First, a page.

problem in relaxation of crystal

how about the structure data ,( psf file ) ??
How can VMD identify your structure data ( bond , angle ,torsional ,…) ???

VMD can visualize atoms and bonds in a LAMMPS trajectory. It can also
wrap the coordinates of molecules in the unit cell. (However you
might need to include extra information in your dump file. See the
"dump" command example below.) The only limitations are: I don't
think VMD can visualize trajectories if the number of atoms is
changing throughout the simulation, and the topology of your bond
network throughout the trajectory must be constant. (I don't think
there is a way to visualize simulations using "fix bond/create" or
"fix bond/break",)

You must first create a PSF file for your system. If you don't have
one, then topotools (the VMD plugin by Axel) can generate a PSF file
for you, but you must have a LAMMPS DATA file.

Below I pasted the README file I've been distributing with moltemplate
into this email. I hope it will get you started. Read the VMD,
topotools plugin, and pbc plugin documentation for more details.

------- README_visualize.txt --------
------- To view a lammps trajectory in VMD --------

1) Build a PSF file for use in viewing with VMD.

This step works with VMD 1.9 and topotools 1.2.
(Older versions, like VMD 1.8.6, don't support this.)

a) Start VMD
b) Menu Extensions->Tk Console
c) Enter:

(I assume that the the DATA file is called "")

   topo readlammpsdata full
   animate write psf system.psf


Later, to Load a trajectory in VMD:

  Start VMD
  Select menu: File->New Molecule
-Browse to select the PSF file you created above, and load it.
  (Don't close the window yet.)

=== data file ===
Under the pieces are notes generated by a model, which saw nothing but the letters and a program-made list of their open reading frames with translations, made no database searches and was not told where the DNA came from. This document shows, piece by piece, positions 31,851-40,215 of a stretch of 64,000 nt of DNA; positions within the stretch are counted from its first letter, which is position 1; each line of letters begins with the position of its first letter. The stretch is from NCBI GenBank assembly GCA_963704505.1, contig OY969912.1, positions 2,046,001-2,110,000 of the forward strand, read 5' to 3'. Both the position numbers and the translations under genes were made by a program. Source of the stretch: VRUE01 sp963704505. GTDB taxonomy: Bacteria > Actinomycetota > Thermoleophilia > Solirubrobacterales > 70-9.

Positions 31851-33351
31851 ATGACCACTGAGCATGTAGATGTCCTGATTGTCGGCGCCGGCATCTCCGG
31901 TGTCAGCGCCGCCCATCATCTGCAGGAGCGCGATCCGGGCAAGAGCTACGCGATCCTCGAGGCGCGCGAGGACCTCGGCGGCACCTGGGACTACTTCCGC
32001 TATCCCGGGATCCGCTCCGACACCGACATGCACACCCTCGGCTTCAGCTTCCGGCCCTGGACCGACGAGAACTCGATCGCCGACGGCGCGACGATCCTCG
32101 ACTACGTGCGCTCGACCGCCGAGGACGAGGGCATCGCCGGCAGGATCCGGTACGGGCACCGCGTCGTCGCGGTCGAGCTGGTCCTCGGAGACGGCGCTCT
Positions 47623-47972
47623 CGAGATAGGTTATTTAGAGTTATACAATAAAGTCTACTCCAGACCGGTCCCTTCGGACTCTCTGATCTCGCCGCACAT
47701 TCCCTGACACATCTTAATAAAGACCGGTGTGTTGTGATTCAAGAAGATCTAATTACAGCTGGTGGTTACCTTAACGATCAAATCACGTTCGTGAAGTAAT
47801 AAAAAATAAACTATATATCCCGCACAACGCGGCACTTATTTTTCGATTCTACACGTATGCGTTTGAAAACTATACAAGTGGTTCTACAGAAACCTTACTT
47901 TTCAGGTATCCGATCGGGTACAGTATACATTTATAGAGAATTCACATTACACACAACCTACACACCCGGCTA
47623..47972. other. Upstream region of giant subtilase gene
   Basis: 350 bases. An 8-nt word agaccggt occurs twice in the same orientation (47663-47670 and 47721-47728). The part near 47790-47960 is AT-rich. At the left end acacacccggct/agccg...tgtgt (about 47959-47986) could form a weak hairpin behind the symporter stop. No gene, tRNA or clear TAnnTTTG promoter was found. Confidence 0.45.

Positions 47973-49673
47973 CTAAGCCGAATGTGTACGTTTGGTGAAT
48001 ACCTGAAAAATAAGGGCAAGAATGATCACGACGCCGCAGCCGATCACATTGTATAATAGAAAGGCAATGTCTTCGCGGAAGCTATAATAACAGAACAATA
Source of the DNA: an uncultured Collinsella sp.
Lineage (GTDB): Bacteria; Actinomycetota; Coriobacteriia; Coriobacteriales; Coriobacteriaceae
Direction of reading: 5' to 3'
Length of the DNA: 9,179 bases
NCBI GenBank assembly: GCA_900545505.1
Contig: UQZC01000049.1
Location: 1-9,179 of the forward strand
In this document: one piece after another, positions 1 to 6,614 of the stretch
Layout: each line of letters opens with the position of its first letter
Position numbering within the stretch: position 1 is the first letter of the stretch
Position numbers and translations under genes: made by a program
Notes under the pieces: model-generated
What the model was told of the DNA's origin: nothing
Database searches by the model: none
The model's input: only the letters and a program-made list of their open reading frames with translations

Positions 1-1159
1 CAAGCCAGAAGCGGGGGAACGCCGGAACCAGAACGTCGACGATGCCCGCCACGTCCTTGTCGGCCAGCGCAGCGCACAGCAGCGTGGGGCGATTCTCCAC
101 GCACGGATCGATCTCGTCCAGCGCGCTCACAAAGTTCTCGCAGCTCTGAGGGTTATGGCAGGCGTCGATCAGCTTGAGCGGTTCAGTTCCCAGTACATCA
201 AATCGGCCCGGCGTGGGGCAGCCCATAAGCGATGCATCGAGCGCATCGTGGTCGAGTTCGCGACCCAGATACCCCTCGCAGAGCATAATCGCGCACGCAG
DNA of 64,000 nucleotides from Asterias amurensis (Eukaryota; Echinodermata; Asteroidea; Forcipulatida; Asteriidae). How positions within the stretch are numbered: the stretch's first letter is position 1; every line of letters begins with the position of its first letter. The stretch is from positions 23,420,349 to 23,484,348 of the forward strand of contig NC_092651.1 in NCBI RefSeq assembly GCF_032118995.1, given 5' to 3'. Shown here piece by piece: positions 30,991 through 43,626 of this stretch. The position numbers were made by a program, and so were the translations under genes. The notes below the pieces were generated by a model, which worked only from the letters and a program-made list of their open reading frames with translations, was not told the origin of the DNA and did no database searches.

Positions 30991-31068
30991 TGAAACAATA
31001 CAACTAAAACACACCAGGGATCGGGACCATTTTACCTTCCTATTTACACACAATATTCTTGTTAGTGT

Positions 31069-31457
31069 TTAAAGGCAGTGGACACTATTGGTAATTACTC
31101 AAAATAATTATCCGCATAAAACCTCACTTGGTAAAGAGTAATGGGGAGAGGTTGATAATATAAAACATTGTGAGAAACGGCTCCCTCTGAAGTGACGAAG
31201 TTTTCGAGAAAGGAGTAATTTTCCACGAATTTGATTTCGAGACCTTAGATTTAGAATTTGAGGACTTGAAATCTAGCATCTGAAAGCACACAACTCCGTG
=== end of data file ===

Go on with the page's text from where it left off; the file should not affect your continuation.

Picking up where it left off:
-Browse to select the trajectory file.
  If necessary, for "file type" select: "LAMMPS Trajectory"
  Load it.

   ---- A note on trajectory format: -----
If the trajectory is a DUMP file, then make sure the it contains the
information you need for pbctools (see below. I've been using this
command in my LAMMPS scripts to create the trajectories:

  dump 1 all custom 5000 DUMP_FILE.lammpstrj id mol type x y z ix iy iz

It's a good idea to use an atom_style which supports molecule-ID numbers
so that you can assign a molecule-ID number to each atom. (I think this
is needed to wrap atom coordinates without breaking molecules in half.)

Of course, you don't have to save your trajectories in DUMP format,
(other formats like DCD work fine) I just mention dump files
because these are the files I'm familiar with.

3) ----- Wrap the coordinates to the unit cell
          (without cutting the molecules in half)

a) Start VMD
b) Load the trajectory in VMD (see above)
c) Menu Extensions->Tk Console
d) Try entering these commands:

    pbc wrap -compound res -all
    pbc box

    ----- Optional ----
    Sometimes the solvent or membrane obscures the view of the solute.
    It can help to shift the location of the periodic boundary box
    To shift the box in the y direction (for example) do this:

    pbc wrap -compound res -all -shiftcenterrel {0.0 0.15 0.0}
    pbc box -shiftcenterrel {0.0 0.15 0.0}

    Distances are measured in units of box-length fractions, not Angstroms.

    Alternately if you have a solute whose atoms are all of type 1,
    then you can also try this to center the box around it:

    pbc wrap -sel type=1 -all -centersel type=2 -center com

    You should check if your periodic boundary conditions are too small.
    To do that:
       select Graphics->Representations menu option
       click on the "Periodic" tab, and
       click on the "+x", "-x", "+y", "-y", "+z", "-z" checkboxes.

5) Optional: If you like, change the atom types in the PSF file so
   that VMD recognizes the atom types, use something like:

sed -e 's/ 1 1 / C C /g' < system.psf > temp1.psf
sed -e 's/ 2 2 / H H /g' < temp1.psf > temp2.psf
sed -e 's/ 3 3 / P P /g' < temp2.psf > system.psf

(If you do this, it might effect step 2 above.)